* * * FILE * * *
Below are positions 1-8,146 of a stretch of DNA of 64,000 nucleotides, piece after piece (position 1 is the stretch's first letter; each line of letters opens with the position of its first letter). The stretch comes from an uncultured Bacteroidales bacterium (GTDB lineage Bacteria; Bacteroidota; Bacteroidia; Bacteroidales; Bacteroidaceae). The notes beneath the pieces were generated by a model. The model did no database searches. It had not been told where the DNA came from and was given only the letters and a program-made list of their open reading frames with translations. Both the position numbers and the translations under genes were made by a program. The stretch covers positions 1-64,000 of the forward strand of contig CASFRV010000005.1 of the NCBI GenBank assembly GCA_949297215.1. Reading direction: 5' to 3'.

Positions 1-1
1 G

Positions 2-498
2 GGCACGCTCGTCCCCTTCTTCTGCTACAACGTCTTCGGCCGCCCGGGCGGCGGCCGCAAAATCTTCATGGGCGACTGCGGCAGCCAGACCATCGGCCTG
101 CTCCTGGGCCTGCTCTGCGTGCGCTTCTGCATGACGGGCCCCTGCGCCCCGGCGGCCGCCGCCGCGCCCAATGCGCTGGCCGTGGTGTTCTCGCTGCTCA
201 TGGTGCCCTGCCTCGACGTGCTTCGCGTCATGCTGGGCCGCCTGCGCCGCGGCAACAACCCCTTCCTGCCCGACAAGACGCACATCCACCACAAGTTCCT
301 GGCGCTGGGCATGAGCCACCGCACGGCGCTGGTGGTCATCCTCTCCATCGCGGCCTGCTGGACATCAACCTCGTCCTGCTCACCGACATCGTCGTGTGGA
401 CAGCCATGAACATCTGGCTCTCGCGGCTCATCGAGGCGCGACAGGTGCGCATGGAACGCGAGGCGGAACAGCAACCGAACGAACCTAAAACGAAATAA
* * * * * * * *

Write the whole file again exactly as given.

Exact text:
Below are positions 1-8,146 of a stretch of DNA of 64,000 nucleotides, piece after piece (position 1 is the stretch's first letter; each line of letters opens with the position of its first letter). The stretch comes from an uncultured Bacteroidales bacterium (GTDB lineage Bacteria; Bacteroidota; Bacteroidia; Bacteroidales; Bacteroidaceae). The notes beneath the pieces were generated by a model. The model did no database searches. It had not been told where the DNA came from and was given only the letters and a program-made list of their open reading frames with translations. Both the position numbers and the translations under genes were made by a program. The stretch covers positions 1-64,000 of the forward strand of contig CASFRV010000005.1 of the NCBI GenBank assembly GCA_949297215.1. Reading direction: 5' to 3'.

Positions 1-1
1 G

Positions 2-498
2 GGCACGCTCGTCCCCTTCTTCTGCTACAACGTCTTCGGCCGCCCGGGCGGCGGCCGCAAAATCTTCATGGGCGACTGCGGCAGCCAGACCATCGGCCTG
101 CTCCTGGGCCTGCTCTGCGTGCGCTTCTGCATGACGGGCCCCTGCGCCCCGGCGGCCGCCGCCGCGCCCAATGCGCTGGCCGTGGTGTTCTCGCTGCTCA
201 TGGTGCCCTGCCTCGACGTGCTTCGCGTCATGCTGGGCCGCCTGCGCCGCGGCAACAACCCCTTCCTGCCCGACAAGACGCACATCCACCACAAGTTCCT
301 GGCGCTGGGCATGAGCCACCGCACGGCGCTGGTGGTCATCCTCTCCATCGCGGCCTGCTGGACATCAACCTCGTCCTGCTCACCGACATCGTCGTGTGGA
401 CAGCCATGAACATCTGGCTCTCGCGGCTCATCGAGGCGCGACAGGTGCGCATGGAACGCGAGGCGGAACAGCAACCGAACGAACCTAAAACGAAATAA